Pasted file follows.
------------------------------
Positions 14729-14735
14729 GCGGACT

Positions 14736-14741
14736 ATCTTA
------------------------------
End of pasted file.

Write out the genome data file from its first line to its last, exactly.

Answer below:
Positions 14729-14735
14729 GCGGACT

Positions 14736-14741
14736 ATCTTA